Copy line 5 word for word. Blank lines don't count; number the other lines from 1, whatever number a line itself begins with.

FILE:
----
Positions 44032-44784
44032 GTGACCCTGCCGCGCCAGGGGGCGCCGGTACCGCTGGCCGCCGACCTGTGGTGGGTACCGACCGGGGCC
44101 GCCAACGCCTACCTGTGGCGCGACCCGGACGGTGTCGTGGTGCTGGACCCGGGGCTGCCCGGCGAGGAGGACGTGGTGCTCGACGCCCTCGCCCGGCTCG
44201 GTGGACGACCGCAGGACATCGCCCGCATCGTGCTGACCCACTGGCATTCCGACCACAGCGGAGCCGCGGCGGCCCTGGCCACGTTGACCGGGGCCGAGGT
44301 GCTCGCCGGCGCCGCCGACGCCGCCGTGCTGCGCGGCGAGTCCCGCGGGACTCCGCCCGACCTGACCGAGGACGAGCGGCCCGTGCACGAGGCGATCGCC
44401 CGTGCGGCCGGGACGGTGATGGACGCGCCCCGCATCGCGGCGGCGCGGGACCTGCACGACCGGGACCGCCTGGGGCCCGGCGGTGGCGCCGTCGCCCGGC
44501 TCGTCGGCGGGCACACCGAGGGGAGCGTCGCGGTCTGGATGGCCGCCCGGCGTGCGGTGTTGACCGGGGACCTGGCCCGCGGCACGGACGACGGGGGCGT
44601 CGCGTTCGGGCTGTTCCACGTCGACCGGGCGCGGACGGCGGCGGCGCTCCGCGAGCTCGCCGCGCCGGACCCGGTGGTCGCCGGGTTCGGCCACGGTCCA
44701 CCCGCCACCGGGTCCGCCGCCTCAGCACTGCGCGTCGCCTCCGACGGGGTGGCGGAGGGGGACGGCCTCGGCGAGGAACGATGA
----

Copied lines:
44301 GCTCGCCGGCGCCGCCGACGCCGCCGTGCTGCGCGGCGAGTCCCGCGGGACTCCGCCCGACCTGACCGAGGACGAGCGGCCCGTGCACGAGGCGATCGCC